It was my first day fulfilling the required observation hours as a Child Development major. Early in my college career, professors began assigning my classmates and me to classrooms full of sticky-handed children. With our degree, we had the opportunity to be teachers, so of course we needed hands-on experience – even if that meant our hands would also be sticky by the end of the day!

I remember being so nervous as I walked into my observation classroom. I loved kids. I interacted well with kids. It wasn’t the kids that scared me, it was the teacher. 

Would she like me? Would she see me as a nuisance? Would she be a teacher I looked up to?

As I entered the room, Mrs. G (her name was too long and had too many consonants for her speech-delayed kindergarteners) was stooped over, helping a pixie-cut blond girl. The girl was nearing tears as she attempted to understand her math homework. Mrs. G draped her arm around the sweet girl’s shoulder and asked if maybe it was time to take a break and move on to the next activity. The girl sniffed, composed herself, then was assigned the task of gathering the class on the carpet.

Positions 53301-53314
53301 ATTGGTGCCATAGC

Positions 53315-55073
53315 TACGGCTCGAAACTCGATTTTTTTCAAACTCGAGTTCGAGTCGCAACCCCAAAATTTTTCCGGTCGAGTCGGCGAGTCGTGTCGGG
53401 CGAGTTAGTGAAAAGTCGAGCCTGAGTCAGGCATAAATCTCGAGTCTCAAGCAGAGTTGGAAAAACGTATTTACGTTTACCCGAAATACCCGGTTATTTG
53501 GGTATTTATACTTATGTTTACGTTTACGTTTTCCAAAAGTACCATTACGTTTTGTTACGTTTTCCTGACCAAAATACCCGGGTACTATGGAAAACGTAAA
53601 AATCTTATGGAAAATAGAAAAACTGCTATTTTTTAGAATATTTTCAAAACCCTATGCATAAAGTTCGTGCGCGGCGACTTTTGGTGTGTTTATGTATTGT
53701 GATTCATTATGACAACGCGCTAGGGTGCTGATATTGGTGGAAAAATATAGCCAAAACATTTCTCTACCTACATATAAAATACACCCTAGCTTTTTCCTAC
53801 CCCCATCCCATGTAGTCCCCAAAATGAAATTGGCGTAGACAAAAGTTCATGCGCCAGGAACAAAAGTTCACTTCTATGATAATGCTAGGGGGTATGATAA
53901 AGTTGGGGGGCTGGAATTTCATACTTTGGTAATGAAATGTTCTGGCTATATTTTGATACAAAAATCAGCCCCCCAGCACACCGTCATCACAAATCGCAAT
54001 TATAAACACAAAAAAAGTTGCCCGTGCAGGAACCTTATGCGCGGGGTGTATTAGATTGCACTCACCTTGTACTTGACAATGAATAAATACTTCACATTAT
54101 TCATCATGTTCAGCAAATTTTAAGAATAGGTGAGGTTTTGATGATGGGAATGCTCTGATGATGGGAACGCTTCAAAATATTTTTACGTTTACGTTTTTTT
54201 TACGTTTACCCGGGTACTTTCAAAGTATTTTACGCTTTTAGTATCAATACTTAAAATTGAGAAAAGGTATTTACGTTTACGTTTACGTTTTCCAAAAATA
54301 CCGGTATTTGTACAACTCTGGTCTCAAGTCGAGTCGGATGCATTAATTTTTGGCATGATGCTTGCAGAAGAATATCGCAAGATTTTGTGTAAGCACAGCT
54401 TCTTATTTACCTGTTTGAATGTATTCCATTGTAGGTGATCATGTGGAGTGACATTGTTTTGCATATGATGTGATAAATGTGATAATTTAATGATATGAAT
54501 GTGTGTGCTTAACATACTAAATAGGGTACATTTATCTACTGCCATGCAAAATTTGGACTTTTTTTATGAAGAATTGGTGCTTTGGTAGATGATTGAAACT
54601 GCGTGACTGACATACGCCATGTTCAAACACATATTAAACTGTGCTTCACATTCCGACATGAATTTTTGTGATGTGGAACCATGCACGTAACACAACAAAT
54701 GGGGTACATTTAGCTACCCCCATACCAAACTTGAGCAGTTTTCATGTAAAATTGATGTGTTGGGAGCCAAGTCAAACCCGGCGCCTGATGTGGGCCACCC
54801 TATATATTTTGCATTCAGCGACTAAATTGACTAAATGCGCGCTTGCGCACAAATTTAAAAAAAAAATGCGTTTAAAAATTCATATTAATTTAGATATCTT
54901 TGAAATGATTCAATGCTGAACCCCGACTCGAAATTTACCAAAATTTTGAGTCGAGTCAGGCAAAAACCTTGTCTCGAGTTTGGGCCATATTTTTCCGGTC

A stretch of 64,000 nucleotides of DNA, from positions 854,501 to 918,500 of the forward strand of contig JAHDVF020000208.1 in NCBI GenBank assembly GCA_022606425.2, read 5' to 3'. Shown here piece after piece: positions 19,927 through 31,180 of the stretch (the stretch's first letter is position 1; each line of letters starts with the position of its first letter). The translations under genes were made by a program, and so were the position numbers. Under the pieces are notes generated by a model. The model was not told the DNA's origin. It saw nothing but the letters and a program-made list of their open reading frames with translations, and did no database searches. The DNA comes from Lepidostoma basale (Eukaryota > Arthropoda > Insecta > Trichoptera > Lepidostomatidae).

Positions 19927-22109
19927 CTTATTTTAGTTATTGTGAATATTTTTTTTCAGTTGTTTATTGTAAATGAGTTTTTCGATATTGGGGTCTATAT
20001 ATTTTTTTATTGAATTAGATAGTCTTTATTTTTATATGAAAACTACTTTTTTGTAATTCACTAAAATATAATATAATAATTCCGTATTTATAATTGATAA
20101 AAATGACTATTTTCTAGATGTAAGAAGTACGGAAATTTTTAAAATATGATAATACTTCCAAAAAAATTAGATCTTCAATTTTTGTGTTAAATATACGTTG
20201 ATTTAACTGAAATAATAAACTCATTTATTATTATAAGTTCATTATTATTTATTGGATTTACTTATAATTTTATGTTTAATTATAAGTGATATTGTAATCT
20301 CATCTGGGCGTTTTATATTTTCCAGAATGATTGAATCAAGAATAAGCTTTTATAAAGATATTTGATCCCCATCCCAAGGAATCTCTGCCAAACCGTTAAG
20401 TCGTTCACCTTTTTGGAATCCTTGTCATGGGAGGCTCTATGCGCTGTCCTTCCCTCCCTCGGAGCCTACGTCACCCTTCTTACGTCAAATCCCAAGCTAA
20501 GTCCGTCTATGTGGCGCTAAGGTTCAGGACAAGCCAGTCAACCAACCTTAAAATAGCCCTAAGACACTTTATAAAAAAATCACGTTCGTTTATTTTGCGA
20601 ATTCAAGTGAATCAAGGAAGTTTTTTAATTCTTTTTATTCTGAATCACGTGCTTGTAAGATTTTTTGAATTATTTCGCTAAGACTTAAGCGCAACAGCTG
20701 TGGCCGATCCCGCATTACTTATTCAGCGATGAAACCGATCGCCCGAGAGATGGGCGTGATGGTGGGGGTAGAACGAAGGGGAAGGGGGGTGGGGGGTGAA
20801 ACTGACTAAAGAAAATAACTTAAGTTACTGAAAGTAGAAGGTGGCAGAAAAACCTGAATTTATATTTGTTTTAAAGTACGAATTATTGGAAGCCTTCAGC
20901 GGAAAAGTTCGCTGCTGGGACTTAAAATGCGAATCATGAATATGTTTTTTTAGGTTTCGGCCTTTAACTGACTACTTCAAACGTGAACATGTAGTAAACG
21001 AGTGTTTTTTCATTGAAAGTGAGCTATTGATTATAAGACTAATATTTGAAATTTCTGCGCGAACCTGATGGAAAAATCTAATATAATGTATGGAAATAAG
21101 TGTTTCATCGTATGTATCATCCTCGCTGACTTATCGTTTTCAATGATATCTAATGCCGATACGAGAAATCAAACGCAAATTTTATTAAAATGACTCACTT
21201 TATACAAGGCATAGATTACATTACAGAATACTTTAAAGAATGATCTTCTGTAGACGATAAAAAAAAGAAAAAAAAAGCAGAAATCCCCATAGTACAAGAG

The class didn’t just walk directly to the carpet. Mrs. G and her student-helper called out categories of children to make this transition (if you have a dog at home, if your shoes are untied, if your hair is parted). Once they arrived to the carpet, the children were encouraged to sit in specific ways (boys on the blue squares with their legs crossed or girls on the green circles with their legs straight).

As Mrs. G spotted me in the doorway, she winked but redirected her attention to her students. It was time to practice early literacy skills. I pulled up a child-sized chair and watched as the children interacted through hand motions and movements; they chopped words, sounded them out, and clapped compound words together. The formerly tear-filled student smiled brightly as she used the “magic fairy wand” to dismiss her friends to recess, counting them by twos as she went.

The students (as kindergarteners do) tripped over each other and struggled to stand in line until Mrs. G called out a back-and-forth rhyming cheer to regain the class’ attention and focus. She sent the children out the door imitating arctic animals before turning to introduce herself to me.

I was in love… 

Special needs adoption blog.

For the next two weeks, I am writing on BumbyBox’s blog. Click here to read the rest of this post.

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